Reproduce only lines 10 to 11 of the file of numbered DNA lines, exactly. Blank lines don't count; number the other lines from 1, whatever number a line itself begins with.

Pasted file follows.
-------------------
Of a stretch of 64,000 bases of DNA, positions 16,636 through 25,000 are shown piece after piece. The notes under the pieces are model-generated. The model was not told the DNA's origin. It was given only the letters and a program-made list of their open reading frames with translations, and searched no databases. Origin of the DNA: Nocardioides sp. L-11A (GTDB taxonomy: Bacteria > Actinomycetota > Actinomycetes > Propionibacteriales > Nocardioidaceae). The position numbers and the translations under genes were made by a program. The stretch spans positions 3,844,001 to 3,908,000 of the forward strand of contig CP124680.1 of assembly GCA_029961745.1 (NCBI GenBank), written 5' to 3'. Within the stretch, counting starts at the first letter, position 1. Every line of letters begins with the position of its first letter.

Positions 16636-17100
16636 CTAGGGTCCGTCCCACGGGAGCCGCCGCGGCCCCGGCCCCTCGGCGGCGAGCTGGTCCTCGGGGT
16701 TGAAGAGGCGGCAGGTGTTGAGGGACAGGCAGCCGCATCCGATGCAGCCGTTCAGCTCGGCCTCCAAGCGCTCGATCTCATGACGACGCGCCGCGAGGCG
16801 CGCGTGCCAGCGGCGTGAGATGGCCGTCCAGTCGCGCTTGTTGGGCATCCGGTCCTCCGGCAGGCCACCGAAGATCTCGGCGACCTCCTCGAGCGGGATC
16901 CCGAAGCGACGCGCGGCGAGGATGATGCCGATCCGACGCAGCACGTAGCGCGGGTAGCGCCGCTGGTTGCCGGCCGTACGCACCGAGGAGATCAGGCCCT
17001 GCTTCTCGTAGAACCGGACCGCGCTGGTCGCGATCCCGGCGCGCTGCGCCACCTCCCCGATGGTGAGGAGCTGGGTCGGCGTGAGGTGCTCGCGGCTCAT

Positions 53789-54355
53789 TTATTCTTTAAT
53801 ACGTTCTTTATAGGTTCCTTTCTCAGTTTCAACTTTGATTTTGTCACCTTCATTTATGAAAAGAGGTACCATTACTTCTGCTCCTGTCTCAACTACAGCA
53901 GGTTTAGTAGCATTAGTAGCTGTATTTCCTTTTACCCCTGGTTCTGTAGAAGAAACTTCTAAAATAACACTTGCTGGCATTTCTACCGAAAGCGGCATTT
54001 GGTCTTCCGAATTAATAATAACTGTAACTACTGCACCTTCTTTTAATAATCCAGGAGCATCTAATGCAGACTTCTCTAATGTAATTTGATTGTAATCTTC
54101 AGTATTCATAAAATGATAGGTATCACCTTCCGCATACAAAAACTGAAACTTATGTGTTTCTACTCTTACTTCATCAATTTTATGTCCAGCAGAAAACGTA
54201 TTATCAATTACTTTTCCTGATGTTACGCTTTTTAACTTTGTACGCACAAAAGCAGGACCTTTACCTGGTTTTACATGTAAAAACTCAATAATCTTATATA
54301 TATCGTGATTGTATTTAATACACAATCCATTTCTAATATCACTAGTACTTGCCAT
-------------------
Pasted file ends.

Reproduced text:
53801 ACGTTCTTTATAGGTTCCTTTCTCAGTTTCAACTTTGATTTTGTCACCTTCATTTATGAAAAGAGGTACCATTACTTCTGCTCCTGTCTCAACTACAGCA
53901 GGTTTAGTAGCATTAGTAGCTGTATTTCCTTTTACCCCTGGTTCTGTAGAAGAAACTTCTAAAATAACACTTGCTGGCATTTCTACCGAAAGCGGCATTT